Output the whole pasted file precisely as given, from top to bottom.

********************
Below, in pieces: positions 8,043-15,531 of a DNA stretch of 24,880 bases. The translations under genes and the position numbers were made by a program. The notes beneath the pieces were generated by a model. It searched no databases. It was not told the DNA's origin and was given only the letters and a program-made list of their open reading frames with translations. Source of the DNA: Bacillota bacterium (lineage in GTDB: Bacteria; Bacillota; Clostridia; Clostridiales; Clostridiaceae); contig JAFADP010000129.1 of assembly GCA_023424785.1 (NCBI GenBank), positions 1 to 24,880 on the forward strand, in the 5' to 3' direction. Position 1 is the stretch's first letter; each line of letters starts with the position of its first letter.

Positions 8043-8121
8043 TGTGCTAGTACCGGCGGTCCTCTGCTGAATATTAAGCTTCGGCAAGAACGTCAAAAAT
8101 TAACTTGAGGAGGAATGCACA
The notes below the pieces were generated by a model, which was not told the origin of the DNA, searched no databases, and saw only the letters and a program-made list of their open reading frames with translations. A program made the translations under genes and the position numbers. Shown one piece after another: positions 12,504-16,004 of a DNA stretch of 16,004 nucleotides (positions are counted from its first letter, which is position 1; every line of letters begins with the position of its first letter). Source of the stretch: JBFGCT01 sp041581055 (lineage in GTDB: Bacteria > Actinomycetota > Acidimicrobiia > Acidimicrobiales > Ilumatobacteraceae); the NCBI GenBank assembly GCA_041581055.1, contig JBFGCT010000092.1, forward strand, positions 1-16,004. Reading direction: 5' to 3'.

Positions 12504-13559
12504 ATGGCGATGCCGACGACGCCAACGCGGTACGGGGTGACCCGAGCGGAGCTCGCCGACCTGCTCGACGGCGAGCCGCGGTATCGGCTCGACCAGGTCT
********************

Below, in pieces: positions 8,043-15,531 of a DNA stretch of 24,880 bases. The translations under genes and the position numbers were made by a program. The notes beneath the pieces were generated by a model. It searched no databases. It was not told the DNA's origin and was given only the letters and a program-made list of their open reading frames with translations. Source of the DNA: Bacillota bacterium (lineage in GTDB: Bacteria; Bacillota; Clostridia; Clostridiales; Clostridiaceae); contig JAFADP010000129.1 of assembly GCA_023424785.1 (NCBI GenBank), positions 1 to 24,880 on the forward strand, in the 5' to 3' direction. Position 1 is the stretch's first letter; each line of letters starts with the position of its first letter.

Positions 8043-8121
8043 TGTGCTAGTACCGGCGGTCCTCTGCTGAATATTAAGCTTCGGCAAGAACGTCAAAAAT
8101 TAACTTGAGGAGGAATGCACA
The notes below the pieces were generated by a model, which was not told the origin of the DNA, searched no databases, and saw only the letters and a program-made list of their open reading frames with translations. A program made the translations under genes and the position numbers. Shown one piece after another: positions 12,504-16,004 of a DNA stretch of 16,004 nucleotides (positions are counted from its first letter, which is position 1; every line of letters begins with the position of its first letter). Source of the stretch: JBFGCT01 sp041581055 (lineage in GTDB: Bacteria > Actinomycetota > Acidimicrobiia > Acidimicrobiales > Ilumatobacteraceae); the NCBI GenBank assembly GCA_041581055.1, contig JBFGCT010000092.1, forward strand, positions 1-16,004. Reading direction: 5' to 3'.

Positions 12504-13559
12504 ATGGCGATGCCGACGACGCCAACGCGGTACGGGGTGACCCGAGCGGAGCTCGCCGACCTGCTCGACGGCGAGCCGCGGTATCGGCTCGACCAGGTCT